Washington, D.C., residents are bracing for major mayhem as meteorologists predict a blizzard could dump 60 centimetres of snow on the U.S. capital over the weekend.

The city is ill-prepared to deal with what could be a historic mid-Atlantic storm. A light dusting of snow fell on Washington his week, and it paralyzed the city.

Residents in the District of Columbia are under a state of emergency.

The Washington Metro announced it would shut down for days. Schools are closed. Store shelves were picked clean by Thursday night. And long lineups are expected at hardware store checkout counters.

Residents are heeding a state of emergency call to stock up on supplies and food. Some are relishing the chance to camp out at home, while others are looking forward to sledding on Capitol Hill. Some residents shared their plans with us:

Norman Beal

Norman Beal

Norman Beal, shopping at a Washington supermarket, said he's looking forward to some quality time with his wife in front of the fireplace this weekend. (Jason Lowther/CBC)

We're excited. Some people hate it, I don't care. It's just the idea that they're talking about not being able to get out for two or three days, and I'm happy to stay in.

Anything over eight inches around here, the city stands still anyway. Now we're talking about maybe triple that amount? And not being able to go outside? Your car's going to be snowed in, then the snowplow comes down and puts a bank of snow, so you may be digging out and fully able to move around by next Wednesday, which is comical.

We're not going to have anything to do other than look at each other and hug, so we might as well have fun. Light the fireplace, watch the snow, we're not going to have any company because nobody's going to able to go out so we're going to have fun at home. Alone!

Adam Eidinger

Adam Eidinger

Aside from stocking up on food and toilet paper, Adam Eidinger bought flowers to cheer himself up as plans to hunker down in his home on the weekend. (Jason Lowther/CBC)

I've lived here for 24 years, and I've been through a number of blizzards in Washington, D.C., before and the city really shuts down. I mean, you can't drive, the roads are covered for days, it happens. We get 20-30 inches of snow and the place will be shut down for days.

I have a shopping cart with the essentials here. I'm buying a little bit more bread, a little bit more milk. I've made sure I have enough toilet paper. But I'm also buying some flowers because I want to cheer myself up as we get snowed in for a week.

I'm originally from Pittsburgh, and I feel like D.C.'s kind of wimpy with the snow. I'm not afraid of it. My daughter and I are going to go sled-riding at the Capitol!

Tory Jason

Tory Jason

Tory Jason, who used to live in Mississauga, Ont., says she was taking the government's advice to shop early and stock up on food and booze. (Jason Lowther/CBC)

D.C. shuts down. Just everything stops and people panic, I guess, which is what I'm doing. I'm panicking because I'm nervous that I didn't have enough food, and now the grocery stores are now going to be sold out of everything, is what I've heard.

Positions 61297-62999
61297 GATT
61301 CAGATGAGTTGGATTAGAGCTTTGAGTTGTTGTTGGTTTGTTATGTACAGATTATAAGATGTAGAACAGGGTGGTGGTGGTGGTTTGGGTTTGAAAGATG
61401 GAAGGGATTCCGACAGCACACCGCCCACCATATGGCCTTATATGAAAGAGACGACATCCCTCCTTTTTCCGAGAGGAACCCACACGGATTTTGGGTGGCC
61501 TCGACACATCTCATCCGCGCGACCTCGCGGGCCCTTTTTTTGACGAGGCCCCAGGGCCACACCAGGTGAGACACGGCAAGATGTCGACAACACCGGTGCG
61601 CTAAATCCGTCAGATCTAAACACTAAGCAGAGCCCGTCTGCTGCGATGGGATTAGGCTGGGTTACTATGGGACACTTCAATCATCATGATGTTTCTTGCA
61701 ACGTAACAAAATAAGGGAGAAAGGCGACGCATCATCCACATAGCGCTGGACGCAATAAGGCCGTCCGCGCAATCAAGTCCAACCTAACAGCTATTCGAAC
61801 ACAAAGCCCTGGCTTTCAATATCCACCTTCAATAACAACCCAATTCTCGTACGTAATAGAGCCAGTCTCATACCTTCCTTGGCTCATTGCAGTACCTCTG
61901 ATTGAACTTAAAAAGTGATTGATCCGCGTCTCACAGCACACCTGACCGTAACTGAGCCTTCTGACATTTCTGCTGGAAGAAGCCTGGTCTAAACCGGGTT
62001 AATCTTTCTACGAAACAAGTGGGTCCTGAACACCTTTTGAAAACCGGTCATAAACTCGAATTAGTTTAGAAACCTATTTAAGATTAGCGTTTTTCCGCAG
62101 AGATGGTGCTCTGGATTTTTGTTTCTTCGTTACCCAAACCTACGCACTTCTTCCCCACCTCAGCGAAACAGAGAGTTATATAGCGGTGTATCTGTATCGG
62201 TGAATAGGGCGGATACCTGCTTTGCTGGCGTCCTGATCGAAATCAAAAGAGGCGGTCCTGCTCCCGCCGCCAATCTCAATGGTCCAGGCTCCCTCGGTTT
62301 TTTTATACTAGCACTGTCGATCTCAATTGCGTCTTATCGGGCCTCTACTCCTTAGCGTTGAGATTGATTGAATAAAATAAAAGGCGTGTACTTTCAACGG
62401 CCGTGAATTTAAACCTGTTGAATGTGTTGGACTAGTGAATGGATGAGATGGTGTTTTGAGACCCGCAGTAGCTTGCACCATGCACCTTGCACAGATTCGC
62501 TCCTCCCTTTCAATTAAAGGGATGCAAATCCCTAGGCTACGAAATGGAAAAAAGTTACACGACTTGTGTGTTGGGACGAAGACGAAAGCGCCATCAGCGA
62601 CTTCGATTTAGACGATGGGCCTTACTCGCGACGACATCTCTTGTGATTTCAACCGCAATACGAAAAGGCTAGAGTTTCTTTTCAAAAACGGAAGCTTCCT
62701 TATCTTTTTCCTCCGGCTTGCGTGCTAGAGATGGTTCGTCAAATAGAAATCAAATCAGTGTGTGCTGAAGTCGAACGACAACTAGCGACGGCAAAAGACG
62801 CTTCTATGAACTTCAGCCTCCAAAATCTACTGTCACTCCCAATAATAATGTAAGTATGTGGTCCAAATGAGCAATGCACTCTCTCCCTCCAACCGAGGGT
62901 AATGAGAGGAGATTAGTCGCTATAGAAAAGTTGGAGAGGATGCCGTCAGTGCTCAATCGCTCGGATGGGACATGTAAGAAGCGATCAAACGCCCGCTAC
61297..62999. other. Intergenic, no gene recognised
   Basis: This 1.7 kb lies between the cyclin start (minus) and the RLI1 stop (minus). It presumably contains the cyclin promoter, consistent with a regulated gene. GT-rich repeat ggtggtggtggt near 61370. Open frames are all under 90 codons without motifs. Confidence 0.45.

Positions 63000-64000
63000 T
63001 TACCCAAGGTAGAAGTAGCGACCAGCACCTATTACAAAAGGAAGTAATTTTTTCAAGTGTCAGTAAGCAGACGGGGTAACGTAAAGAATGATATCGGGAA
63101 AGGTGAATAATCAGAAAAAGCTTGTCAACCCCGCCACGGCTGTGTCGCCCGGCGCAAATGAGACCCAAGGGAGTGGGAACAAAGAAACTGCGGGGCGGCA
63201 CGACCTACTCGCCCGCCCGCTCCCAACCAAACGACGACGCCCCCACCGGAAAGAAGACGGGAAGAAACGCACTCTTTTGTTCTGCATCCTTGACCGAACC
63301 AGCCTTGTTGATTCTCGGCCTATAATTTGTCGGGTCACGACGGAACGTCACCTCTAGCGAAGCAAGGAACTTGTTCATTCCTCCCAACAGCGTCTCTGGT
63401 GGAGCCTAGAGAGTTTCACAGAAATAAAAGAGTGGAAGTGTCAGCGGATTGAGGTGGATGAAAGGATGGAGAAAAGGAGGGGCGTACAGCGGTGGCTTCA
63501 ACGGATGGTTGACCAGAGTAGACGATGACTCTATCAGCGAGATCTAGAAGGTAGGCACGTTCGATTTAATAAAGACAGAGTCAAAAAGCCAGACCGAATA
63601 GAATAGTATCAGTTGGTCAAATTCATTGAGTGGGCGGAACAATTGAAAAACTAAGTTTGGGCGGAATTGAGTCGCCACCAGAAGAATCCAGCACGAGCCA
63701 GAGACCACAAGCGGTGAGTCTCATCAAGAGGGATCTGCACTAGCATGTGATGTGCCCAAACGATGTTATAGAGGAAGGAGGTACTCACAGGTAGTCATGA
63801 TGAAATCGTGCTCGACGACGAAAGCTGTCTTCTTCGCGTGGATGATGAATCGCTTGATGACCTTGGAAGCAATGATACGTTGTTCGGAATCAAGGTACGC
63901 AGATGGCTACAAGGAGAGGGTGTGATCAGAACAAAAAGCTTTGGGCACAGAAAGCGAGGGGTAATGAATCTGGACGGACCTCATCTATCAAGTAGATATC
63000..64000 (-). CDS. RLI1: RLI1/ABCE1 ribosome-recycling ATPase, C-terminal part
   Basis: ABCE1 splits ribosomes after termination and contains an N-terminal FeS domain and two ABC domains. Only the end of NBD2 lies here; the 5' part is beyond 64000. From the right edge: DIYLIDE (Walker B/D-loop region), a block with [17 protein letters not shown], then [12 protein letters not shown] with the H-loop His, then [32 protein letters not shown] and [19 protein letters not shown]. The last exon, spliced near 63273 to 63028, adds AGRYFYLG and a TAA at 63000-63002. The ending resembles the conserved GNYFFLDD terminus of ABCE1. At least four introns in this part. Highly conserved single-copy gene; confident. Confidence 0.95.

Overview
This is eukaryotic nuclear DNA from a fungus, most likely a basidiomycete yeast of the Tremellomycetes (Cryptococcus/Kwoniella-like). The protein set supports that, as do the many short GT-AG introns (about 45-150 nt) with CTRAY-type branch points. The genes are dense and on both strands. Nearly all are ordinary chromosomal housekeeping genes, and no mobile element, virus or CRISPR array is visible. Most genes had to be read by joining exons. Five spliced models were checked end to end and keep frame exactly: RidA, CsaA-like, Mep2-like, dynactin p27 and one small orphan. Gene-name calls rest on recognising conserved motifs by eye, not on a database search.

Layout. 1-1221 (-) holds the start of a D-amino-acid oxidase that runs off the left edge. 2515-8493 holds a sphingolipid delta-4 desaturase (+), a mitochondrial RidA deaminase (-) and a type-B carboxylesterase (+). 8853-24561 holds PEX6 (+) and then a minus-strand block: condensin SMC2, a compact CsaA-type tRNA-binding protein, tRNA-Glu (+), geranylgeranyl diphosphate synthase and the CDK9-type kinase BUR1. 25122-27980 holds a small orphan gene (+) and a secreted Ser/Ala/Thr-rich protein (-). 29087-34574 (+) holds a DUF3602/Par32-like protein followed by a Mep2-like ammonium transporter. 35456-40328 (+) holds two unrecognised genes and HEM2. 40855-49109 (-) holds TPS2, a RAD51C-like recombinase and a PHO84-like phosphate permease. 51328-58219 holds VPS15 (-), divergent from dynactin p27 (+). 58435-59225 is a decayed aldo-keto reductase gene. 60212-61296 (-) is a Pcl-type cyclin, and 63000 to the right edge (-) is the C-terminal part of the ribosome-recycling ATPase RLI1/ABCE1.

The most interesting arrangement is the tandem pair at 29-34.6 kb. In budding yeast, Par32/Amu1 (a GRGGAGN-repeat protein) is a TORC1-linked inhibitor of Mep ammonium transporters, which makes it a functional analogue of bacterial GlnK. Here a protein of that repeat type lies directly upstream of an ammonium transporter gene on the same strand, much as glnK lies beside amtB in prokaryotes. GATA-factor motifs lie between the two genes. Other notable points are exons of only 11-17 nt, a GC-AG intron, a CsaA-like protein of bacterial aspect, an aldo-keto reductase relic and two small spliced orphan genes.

I have dual citizenship with Canada. I'm from Toronto, but I was born in Massachusetts. I've only lived in in D.C. for a couple of months, so this is the most south I've ever lived, so it's pretty wild.

I'm just buying vegetables. Maybe a little bit of alcohol. The necessities, you know.

Sophie Stevens

Sophie Stevens

Bartender Sophie Stevens expects she'll be walking several miles to work on the weekend. The Metro system will be shut down due to the anticipated snowfall. (Jason Lowther/CBC)

Washington has a lot of very organized people in a small amount of space. And because of that, there are a lot of people who just want to have everything covered, so there's less of a hysteria and more of just wanting to build your stores and then be safe no matter what happens.

This weekend I will probably have to trudge miles to get to work because the metro system will be down and the roads will be closed. And I still have to go in because people will want to drink, because they can walk to their local bar. But I have to walk to that bar to serve them.

Gina Schaefer

Gina Schaefer

Gina Schaefer, owner of a downtown Washington hardware store, said the shop is trying to keep up with demand for shovels and salt. (Jason Lowther/CBC)

We have sold about 15,000 pieces of ice melt in the last two days. We have more coming in, it's been incredible, obviously people are concerned and they've been preparing in advance, which is nice.

We have more salt coming in this afternoon, we hope we have more shovels coming.

People also want to buy sleds. Everybody wants to go sledding if this is going to happen. So sleds are fun, ice melts, shovels, ice scrapers, firewood, fireplace screens. I think a lot of people who haven't used their fireplaces this year have just found them.